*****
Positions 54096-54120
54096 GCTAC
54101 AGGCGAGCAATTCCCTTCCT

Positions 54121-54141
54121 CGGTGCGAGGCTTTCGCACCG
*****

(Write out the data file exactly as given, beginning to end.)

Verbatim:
Positions 54096-54120
54096 GCTAC
54101 AGGCGAGCAATTCCCTTCCT

Positions 54121-54141
54121 CGGTGCGAGGCTTTCGCACCG